For those that love escaping to magical, fantasy worlds, battling warlocks, witches and demons, and sailing the seas with fearsome pirates on quests for gold, treasure and fame, may find the allure of writing fantasy very appetizing. You are not alone.
Like most writers who fall deeply in love with this genre, you might find yourself seeking out your own adventures. Are you continually searching for answers to the mysteries and wonders that come along with the lands, people, and situations that you create? If yes, then perhaps your next quest is to put pen to paper.
With all these ideas, worlds, people, magic spells, plot twists and surprise endings all in mind, what is the next step. First, you need to ask yourself, if this is your story, for you alone or do you want to share it with others. Hopefully you are thinking of the latter, and if so, read on.
Your Kingdom Awaits
Like anything else, you need to first build the foundation. Planning your world, and then planning your story. Get it right in your head, then on paper, and then write your story. You should know your fantasy world better than anyone else. You should be the lore-keeper, the curator of strange objects, expert of riddles and the master of creatures of terrifying might and of awing magic. You want to invite people to your world to be your loyal citizens and for them to stay.
If you want to write a good story that will capture your readers’ attention and that will make them want to continue on, you must know the basics inside out. Focus on who, what, where, when and why. Once you have these basic points down then you can build upon these to create a story that others will want to read.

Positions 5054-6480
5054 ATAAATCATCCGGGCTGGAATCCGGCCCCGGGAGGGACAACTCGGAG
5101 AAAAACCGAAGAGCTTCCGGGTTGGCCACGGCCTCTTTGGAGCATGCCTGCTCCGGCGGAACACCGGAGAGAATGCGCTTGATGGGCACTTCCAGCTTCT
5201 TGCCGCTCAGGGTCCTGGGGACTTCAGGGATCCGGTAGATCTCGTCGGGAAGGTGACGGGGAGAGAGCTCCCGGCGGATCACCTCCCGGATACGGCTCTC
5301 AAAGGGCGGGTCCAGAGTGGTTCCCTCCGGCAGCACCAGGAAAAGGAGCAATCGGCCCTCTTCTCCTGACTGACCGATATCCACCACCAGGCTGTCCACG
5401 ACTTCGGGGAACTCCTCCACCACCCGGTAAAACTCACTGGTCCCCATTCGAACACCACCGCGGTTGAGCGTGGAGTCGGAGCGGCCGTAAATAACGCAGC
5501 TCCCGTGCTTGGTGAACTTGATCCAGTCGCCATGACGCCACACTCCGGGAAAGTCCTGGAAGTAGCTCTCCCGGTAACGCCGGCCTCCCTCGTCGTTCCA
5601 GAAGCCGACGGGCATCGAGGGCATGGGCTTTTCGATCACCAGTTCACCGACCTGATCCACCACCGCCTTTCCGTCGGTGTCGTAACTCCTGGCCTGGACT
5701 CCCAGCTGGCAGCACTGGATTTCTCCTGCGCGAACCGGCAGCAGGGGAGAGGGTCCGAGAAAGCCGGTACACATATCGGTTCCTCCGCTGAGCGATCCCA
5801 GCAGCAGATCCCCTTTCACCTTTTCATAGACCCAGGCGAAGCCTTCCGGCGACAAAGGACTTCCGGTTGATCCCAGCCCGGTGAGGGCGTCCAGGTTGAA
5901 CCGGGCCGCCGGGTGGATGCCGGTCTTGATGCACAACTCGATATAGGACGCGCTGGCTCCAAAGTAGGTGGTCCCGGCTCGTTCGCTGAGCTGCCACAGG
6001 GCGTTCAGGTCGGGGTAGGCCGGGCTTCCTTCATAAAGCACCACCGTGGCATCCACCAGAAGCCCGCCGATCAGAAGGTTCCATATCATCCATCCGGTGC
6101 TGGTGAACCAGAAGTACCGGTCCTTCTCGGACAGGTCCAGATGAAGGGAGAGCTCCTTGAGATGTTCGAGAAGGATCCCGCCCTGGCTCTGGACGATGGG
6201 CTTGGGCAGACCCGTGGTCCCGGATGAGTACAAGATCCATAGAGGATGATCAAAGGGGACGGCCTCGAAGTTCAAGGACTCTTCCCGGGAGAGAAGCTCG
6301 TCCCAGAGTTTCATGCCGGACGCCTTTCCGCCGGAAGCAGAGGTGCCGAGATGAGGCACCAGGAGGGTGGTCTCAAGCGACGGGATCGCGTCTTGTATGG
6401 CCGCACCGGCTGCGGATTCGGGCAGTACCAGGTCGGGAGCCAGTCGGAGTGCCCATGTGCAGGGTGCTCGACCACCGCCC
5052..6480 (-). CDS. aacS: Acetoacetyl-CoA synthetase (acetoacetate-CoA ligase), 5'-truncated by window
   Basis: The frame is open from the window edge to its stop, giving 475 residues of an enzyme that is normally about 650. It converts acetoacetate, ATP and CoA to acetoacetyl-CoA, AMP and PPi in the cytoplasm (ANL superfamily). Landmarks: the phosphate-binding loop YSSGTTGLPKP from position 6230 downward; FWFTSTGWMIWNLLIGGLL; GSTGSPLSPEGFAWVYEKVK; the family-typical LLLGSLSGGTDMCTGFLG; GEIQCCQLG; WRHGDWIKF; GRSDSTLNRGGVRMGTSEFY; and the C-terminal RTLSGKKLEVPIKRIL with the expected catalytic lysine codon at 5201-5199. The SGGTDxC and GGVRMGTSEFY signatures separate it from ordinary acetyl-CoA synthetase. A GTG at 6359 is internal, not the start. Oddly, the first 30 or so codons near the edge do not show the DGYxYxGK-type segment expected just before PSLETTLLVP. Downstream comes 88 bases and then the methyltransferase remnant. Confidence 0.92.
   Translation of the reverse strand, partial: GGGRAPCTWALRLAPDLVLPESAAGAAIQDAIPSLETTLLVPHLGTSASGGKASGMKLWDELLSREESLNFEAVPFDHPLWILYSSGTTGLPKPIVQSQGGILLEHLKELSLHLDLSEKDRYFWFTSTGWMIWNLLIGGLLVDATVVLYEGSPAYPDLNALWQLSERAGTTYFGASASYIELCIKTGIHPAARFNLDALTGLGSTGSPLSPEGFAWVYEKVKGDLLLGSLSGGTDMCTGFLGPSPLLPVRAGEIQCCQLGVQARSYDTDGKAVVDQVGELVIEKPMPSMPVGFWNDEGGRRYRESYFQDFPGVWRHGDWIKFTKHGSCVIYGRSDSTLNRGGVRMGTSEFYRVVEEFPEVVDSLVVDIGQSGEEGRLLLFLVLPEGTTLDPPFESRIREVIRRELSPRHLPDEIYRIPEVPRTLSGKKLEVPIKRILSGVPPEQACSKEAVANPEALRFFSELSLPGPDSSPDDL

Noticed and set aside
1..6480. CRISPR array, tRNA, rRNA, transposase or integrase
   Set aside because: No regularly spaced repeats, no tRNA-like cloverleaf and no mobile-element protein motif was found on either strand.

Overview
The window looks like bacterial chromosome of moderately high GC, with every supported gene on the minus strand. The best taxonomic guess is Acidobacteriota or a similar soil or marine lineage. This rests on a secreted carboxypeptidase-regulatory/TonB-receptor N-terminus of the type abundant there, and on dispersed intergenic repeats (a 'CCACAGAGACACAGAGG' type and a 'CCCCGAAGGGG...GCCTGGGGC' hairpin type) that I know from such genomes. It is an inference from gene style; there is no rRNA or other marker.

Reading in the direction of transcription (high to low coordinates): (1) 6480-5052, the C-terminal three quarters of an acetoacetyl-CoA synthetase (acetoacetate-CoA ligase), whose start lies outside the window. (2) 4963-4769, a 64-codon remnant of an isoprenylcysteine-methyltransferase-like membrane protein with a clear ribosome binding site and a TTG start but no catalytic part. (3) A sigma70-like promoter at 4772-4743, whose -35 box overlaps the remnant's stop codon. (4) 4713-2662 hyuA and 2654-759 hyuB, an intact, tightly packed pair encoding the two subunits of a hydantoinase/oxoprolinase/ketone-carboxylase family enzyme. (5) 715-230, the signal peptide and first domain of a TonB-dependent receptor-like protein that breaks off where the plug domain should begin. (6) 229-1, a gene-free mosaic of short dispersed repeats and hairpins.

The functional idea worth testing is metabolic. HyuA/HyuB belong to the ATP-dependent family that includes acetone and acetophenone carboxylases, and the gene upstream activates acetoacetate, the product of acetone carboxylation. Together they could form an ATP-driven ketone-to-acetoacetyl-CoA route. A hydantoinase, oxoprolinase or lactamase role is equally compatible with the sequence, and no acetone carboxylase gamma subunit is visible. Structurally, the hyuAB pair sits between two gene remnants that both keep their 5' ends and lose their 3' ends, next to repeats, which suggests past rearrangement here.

Remember this world, the land and the people are all in your head. They may be as clear as day or for some of us our prepared reality. However as clear as you may see it, you need to portray this world to others. They too must, see, smell, hear and touch your creation.
Holding Out for a hero…
To draw your readers into this world we use a protagonist. After all, it is their universe, and the universe of the people who live around your hero. When you know your land, and your people, you’ll know your hero. When you know your hero you will know the journey that lies ahead.
The journey could be one of self-discovery, of triumph over a dark evil, a quest to find a lost treasure, a rescue quest to save someone dear or an exodus to a new unknown land. Whatever challenges await your protagonist, plot them out they could set the back bone for your chapters.
Get all of the main points set up. Start writing what will happen when and where. Write down when your character meets the antagonist, when your character finds an important item or person, and all of the important details that will stand out throughout the story. These are the main points on which the story is built. They are the major attractions. And remember a subtle piece of information, a strange object found in chapter 2, may hold the answers to the riddles and plot twists in chapter 10.
What you should think about:
• Create your world. Know all about it, from the colour of the grass, to the names of the mountains, to the rivers that flow to the sea.
• Understand who your people are, their history, and what they seek.
• What creatures inhabit the lands.
• Why is there a need for a hero?
• Who is your hero?
• What is the hero’s challenge?
• What will be the conclusion of the hero’s story?
• Write a synopsis – what will your story be about.
• Plan your chapters – what will happen in each.
Journey with your hero, tell their story and share their feelings, thoughts and emotions. You are the lore master of your land, and you are the only one who can tell the tale so that your hero will be remembered.
Things to Consider:
• Hero – Male or Female, or a group
• Magic or no magic
• War or Peace
• Land or Sea
• Monsters or Animals
• Friends and Foes
• Cities and Natural Areas
• Economy, Religion and Governments
• Life or Death
• Quest, Mission, Destiny or Circumstance